June 1, 1916: The Battle of Jutland. The largest naval battle faced by Britain's Royal Navy (RN) during the 20th century, it was instrumental to preventing Germany's warships from attacking the vital seaborne lifeline between Great Britain and North America. Canadians were involved, although their enlisting as part of the RN makes it difficult to ascertain how many there were.
One such sailor was Engineer Lieutenant Stanley Nelson de Quetteville (photo: second from the right, standing). 36 years old at the time of the battle, he was aboard HMS Indefatigable, the first of its class of battlecruisers. He was completing his professional qualifications on the ship as part of the nascent Royal Canadian Navy's (RCN’s) efforts at training a cadre of engineering officers. One of six original RCN trainees, he was one of two who were present at the Battle of Jutland. De Quetteville was, unfortunately, one of the 1017 crew members of the Indefatigable who perished when she was sunk by the German battlecruiser Vonn der Tann. Only two sailors survived the explosion and subsequent capsizing.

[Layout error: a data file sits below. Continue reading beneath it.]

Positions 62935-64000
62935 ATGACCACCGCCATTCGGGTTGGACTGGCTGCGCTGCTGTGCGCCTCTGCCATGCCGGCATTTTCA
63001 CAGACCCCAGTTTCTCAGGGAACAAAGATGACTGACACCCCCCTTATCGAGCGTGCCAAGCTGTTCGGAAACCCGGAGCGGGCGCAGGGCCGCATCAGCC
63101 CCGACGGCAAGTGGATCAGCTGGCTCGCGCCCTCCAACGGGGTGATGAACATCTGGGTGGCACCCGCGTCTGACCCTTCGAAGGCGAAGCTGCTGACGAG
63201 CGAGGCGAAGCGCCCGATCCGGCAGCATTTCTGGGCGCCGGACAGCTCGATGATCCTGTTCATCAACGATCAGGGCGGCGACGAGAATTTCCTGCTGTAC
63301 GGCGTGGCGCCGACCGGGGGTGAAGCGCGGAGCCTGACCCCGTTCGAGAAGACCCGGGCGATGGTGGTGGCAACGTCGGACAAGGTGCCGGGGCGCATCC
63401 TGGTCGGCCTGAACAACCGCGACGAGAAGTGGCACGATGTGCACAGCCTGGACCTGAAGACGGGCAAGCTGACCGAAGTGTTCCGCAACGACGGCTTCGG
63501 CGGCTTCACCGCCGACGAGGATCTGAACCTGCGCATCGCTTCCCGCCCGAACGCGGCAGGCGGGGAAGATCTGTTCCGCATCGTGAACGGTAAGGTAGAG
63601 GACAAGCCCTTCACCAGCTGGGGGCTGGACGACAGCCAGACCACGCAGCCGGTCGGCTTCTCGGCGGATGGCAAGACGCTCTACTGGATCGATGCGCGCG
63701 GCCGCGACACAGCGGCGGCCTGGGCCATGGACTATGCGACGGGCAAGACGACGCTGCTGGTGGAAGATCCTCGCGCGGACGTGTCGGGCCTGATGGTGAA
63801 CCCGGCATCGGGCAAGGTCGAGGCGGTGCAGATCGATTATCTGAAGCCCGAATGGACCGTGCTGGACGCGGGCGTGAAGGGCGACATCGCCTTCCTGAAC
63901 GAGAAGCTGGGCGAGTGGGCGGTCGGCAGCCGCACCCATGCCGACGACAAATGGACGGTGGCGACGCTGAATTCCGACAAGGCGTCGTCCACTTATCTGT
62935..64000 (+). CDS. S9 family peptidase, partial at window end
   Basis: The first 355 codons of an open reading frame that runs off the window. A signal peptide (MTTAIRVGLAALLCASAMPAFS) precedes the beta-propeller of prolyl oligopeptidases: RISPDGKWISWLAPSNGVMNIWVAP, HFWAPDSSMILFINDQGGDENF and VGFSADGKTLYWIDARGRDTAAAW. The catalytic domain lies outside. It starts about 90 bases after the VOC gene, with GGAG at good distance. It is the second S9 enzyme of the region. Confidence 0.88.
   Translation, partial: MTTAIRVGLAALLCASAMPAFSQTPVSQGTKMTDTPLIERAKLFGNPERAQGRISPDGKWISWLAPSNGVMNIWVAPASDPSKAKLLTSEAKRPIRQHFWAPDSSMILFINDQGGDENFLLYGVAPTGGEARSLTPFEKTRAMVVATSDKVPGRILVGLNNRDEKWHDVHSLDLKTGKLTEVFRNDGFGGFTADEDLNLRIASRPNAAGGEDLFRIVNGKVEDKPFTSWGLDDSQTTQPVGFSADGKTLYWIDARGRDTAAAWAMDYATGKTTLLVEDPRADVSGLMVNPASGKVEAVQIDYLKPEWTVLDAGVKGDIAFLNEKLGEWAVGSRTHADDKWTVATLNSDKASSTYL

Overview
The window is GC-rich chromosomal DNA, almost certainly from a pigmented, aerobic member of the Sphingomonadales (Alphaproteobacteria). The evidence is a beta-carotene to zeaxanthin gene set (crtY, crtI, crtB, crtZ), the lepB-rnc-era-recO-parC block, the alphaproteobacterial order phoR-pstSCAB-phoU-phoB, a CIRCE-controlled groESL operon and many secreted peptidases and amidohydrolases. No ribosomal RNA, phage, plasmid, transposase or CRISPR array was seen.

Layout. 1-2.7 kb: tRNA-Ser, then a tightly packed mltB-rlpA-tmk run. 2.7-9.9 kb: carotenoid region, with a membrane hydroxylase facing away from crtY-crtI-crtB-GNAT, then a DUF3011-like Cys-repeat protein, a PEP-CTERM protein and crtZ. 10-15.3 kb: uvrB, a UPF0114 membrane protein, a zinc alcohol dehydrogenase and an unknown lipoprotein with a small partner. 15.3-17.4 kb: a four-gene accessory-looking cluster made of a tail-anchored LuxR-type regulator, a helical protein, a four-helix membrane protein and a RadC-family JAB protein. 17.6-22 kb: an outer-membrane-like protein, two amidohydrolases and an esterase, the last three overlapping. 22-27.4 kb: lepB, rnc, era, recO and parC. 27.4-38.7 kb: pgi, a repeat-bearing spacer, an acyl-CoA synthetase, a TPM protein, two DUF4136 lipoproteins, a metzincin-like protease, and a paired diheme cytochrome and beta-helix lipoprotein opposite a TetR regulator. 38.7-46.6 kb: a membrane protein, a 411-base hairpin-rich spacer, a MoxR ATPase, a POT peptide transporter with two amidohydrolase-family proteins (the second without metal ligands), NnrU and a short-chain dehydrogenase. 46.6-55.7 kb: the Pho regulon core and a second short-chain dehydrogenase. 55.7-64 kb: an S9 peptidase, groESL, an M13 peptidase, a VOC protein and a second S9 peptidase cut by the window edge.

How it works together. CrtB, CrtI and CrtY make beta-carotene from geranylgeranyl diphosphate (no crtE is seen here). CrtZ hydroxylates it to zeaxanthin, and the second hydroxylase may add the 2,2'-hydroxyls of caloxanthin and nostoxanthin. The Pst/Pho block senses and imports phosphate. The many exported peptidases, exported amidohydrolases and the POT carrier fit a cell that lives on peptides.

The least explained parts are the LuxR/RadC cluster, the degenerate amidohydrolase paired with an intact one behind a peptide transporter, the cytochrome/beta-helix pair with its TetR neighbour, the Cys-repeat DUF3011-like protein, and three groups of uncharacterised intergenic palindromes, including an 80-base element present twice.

Although the battle saw more Royal Navy vessels sunk than their German counterparts, the RN adequately damaged the German fleet and forced it to return home. The German fleet, lacking the resources to ever out-build (and re-fight on better terms) the Royal Navy, was rendered tactically useless for the rest of the war, though one might argue its continued existence tied up a rather large amount of RN resources that could've been used elsewhere.
1. The first group of RCN engineering officers, photographed on board our sole East Coast cruiser, HMCS Niobe. De Quetteville is standing, second from the right. (Photo and caption from the Canadian Naval Review, vol. 6 no. 1, p. 35)
2. HMS Indefatigable (right) and sister, along with other ships of the RN. (Imperial War Museum)
3. HMS Indefatigable sinking, likely her bow in the air. (Imperial War Museum)